By Steve Smith@realsteve_smith
Tooth loss is another symptom of diabetes, especially in African Americans.Partha S. Sahana CC BY 2.0
The American Diabetes Association reports diabetes now affects more than nine million Americans, costing $245 billion to diagnose and treat the disease. While there are remedies to help fight or alleviate common symptoms, like high-intensity interval training and cooking a well-balanced meal to maintain a healthy diet and exercise, plenty of Americans still frequently experience high blood pressure, kidney disease, and increased risk for stroke. According to a new study, diabetics may also be losing more of their teeth.
The study, published in Preventing Chronic Disease, examined tooth-loss trends from more than 37,000 people using data from the National Health and Nutrition Examination Survey conducted between 1971 and 2012. Researchers found tooth loss was prevalent in type 2 diabetics, and even more so among African Americans despite an overall decline in the past 40 years. They also reported aging African Americans with diabetes are much more susceptible to losing their teeth than whites or Mexican Americans, while other populations with diabetes experience tooth loss about twice as much as non-diabetics.
"We have more evidence that oral health is related to diabetes," said lead researcher Bei Wu, a professor of nursing and global health at Duke University in Durham, N.C., according to HealthDay. However, Wu and her team were unable to determine why, exactly, there’s a link between diabetes and tooth loss.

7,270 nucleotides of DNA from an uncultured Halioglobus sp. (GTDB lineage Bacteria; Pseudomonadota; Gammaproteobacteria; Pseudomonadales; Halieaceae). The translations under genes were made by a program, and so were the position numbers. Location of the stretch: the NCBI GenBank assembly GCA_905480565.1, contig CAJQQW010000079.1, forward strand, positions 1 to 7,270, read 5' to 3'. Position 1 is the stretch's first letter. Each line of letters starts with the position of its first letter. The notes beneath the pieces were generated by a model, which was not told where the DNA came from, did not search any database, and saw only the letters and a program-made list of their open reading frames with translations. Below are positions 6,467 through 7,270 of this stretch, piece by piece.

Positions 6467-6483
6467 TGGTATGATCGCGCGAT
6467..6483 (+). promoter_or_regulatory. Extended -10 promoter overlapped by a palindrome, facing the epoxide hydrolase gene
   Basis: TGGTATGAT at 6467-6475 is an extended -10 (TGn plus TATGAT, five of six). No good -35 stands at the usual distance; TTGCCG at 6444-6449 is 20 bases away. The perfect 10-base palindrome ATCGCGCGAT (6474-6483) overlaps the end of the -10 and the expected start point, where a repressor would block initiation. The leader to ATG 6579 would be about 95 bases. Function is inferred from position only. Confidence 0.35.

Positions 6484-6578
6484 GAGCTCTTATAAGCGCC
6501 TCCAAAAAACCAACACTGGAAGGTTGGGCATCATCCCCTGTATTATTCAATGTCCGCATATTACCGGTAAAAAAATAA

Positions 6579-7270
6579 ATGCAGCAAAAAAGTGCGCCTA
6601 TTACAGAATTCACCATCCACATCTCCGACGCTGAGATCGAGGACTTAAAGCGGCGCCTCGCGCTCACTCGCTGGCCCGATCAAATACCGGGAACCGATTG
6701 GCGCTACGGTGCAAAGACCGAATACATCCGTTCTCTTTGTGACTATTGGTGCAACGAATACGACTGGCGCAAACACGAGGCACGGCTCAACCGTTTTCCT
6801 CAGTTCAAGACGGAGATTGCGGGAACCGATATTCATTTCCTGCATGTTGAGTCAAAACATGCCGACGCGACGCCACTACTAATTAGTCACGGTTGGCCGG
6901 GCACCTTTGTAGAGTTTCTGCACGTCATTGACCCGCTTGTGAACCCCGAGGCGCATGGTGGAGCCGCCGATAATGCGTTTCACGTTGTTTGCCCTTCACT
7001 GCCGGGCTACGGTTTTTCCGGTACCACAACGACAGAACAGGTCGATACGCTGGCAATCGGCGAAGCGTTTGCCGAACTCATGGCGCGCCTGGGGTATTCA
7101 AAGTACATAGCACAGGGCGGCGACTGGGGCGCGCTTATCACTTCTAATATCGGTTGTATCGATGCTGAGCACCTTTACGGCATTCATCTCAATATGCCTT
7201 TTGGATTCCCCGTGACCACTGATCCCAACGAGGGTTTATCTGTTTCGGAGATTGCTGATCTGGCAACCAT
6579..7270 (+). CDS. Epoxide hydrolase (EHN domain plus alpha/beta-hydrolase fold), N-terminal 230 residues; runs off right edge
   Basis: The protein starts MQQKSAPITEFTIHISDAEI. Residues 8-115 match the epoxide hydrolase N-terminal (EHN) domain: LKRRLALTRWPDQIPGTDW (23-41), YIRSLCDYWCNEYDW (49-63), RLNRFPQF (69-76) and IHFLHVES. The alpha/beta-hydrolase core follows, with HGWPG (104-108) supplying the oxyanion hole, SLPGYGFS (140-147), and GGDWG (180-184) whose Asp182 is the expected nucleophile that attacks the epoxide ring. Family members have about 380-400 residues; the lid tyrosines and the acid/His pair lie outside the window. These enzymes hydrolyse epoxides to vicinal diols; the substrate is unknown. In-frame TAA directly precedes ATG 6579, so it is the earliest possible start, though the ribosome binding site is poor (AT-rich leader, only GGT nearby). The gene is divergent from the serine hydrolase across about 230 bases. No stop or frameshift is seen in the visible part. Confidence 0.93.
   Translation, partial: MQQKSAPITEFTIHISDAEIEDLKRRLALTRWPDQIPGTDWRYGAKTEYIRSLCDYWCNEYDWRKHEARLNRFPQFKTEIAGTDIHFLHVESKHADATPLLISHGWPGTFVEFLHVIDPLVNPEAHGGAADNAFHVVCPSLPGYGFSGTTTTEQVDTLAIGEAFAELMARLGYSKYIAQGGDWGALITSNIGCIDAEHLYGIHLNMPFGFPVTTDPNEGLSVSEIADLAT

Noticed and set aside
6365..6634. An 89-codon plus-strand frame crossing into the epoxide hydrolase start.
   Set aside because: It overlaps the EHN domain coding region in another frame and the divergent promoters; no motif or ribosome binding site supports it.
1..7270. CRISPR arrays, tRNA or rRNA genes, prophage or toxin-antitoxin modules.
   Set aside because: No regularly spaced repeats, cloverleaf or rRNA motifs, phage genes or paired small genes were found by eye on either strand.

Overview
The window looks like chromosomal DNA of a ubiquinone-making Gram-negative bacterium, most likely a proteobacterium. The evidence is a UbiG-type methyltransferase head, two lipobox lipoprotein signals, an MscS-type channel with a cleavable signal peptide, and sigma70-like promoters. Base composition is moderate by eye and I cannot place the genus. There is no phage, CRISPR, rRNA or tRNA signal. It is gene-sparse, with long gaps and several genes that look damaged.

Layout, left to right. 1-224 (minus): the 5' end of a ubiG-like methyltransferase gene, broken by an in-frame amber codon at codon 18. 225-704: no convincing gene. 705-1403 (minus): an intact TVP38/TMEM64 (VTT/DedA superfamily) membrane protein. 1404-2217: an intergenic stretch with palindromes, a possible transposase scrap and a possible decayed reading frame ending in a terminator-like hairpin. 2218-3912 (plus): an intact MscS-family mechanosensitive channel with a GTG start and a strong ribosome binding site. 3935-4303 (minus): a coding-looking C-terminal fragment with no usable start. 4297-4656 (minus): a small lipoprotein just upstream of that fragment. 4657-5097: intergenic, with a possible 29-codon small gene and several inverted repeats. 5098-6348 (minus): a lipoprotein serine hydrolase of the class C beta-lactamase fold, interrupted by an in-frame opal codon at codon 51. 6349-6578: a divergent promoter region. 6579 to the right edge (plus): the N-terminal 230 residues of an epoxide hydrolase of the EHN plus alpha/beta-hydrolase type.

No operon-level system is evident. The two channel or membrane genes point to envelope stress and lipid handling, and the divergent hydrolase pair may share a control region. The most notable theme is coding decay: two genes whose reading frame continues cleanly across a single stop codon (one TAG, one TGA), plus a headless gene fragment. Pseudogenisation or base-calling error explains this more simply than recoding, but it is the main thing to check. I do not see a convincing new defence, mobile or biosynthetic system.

Between 1999 and 2000, Wu said people with diabetes were 34 percent less likely to have at least 21 teeth than those who did not have diabetes. Yet Dr. Edmond Hewlett, a spokesperson for the American Dental Association, told CBS News these concerns with oral and overall health are important for the general public to be aware of, not just those with diabetes.
“[The connection between tooth loss and diabetes] is something we've been aware of, but this gives additional strong evidence about that,” Hewlett, who is also a professor at the UCLA School of Dentistry, said. “And the other big thing is health disparities — the rate at which some diseases can affect some racial or ethnic groups more than others."
The ADA reports diabetes “may weaken your mouth’s germ-fighting powers,” making diabetics more susceptible to gingivitis and serious gum disease (periodontitis). The disease causes blood vessels to expand, which slows the flow of nutrients to the mouth and the removal of harmful bacteria. However, the ADA adds this is a two-way street: Gum disease “may also have the potential to affect blood glucose control and contribute to the progression of diabetes.”
“Then let's layer on the access to care issue that some patients face,” Hewlett said. “There's other good evidence showing African Americans have lower access to dental care."
The researchers are using their findings to emphasize how important oral health and hygiene is to those with diabetes. They recommend regular visits to the dentist and proper home care for both teeth and gums, which includes brushing and flossing.
Researchers concluded: “ Given the bidirectional relationship between diabetes and periodontal disease, our study findings highlight the need to improve dental self-care and knowledge of diabetes risks among people with diabetes, especially among non-Hispanic blacks, who had more tooth loss and lost teeth at a higher rate.”
Source: Wu B et al. Forty-Year Trends in Tooth Loss Among American Adults With and Without Diabetes Mellitus: An Age-Period-Cohort Analysis. Preventing Chronic Disease. 2015.